This chapter discusses the types of process models that have been applied in problem-based learning (PBL). Especially, in higher education, an important distinction is made between process models emphasizing procedural knowledge acquisition (i.e., PBL as simulation of professional practice) and process models emphasizing declarative knowledge acquisition (i.e., PBL as mental model construction). Other models in higher education are more focused on “learning how to learn” and “learning by doing”. Although, these models have been developed in higher education, several models have been adapted for younger learners as well. We argue, that it is not possible to identify one “ideal” model of PBL. When implementing PBL and choosing a process model, teachers need to ask themselves what type of knowledge they want their students to learn and what types of problems and learning activities are most suitable to obtain these objectives.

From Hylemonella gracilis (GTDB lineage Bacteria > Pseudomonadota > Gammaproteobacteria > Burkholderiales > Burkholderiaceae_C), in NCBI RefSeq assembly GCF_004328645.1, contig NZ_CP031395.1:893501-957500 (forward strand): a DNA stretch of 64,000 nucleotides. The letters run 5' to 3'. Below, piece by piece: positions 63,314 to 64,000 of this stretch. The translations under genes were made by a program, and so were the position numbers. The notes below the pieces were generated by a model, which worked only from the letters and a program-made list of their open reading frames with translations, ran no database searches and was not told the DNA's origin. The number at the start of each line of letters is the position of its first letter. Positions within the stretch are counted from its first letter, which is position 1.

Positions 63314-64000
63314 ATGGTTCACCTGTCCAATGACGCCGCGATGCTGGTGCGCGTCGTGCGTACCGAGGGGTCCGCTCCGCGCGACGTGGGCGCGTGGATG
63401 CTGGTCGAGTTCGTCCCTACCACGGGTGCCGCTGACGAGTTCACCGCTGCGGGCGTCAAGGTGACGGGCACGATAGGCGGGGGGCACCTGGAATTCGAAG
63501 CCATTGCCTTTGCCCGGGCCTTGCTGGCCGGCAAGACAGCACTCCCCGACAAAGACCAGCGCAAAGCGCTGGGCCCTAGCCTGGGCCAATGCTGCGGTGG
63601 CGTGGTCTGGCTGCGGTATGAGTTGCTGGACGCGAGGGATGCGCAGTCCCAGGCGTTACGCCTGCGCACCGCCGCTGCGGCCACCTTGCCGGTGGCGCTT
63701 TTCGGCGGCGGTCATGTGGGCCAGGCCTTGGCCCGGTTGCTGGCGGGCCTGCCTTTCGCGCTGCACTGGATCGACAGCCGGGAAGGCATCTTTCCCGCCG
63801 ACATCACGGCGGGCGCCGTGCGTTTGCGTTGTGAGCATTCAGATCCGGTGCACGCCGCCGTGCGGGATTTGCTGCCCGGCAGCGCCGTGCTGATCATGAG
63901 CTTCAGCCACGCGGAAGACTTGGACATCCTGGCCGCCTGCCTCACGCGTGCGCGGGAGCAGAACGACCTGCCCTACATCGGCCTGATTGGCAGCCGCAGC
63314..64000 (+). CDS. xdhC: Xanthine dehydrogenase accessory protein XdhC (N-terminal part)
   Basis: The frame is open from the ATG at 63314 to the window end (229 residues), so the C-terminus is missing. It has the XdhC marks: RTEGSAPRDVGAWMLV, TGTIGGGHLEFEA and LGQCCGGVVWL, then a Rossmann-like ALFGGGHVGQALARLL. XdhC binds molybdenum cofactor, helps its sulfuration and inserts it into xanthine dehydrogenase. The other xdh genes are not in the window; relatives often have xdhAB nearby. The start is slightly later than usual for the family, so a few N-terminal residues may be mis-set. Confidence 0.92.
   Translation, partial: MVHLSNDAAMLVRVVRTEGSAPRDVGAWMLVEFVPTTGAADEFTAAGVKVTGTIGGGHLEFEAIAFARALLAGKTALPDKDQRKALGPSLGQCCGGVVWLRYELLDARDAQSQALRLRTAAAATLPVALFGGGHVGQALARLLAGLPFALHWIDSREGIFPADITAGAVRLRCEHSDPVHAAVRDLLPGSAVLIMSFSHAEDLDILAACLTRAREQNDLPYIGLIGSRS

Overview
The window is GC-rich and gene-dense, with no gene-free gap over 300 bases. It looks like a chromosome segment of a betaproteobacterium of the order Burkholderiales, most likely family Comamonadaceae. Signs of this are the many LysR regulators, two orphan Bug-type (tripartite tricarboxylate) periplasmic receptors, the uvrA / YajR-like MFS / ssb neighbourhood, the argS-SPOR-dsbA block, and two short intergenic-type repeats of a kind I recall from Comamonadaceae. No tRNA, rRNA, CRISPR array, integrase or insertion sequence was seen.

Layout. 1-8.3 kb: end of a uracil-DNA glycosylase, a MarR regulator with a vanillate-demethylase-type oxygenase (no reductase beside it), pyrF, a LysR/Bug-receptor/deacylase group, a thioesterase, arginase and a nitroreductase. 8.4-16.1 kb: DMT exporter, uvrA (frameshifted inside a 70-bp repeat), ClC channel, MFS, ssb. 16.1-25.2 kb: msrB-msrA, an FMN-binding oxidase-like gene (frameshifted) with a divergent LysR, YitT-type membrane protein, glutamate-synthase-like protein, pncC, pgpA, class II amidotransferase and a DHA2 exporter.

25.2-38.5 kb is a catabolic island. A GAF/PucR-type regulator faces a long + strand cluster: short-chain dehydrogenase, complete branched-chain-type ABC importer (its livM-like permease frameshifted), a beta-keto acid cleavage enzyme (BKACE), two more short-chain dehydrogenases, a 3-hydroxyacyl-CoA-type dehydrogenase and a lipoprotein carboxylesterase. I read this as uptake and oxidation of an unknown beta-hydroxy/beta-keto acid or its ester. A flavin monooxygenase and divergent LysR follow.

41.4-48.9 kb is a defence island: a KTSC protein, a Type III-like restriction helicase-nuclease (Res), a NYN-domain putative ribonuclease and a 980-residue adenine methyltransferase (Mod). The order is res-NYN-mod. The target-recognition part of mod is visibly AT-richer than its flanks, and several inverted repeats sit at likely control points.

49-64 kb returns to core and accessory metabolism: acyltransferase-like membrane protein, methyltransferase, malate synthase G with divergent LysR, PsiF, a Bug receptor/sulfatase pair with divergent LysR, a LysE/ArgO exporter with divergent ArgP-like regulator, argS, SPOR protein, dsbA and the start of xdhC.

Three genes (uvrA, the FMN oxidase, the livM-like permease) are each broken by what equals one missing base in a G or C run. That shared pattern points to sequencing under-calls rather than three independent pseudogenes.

|Title of host publication||The Wiley Handbook of problem-based learning|
|Editors||M. Moallem, W. Hung, N. Dabbagh|
|Publisher||John Wiley & Sons, Ltd|
|Publication status||Published - 3 Apr 2019|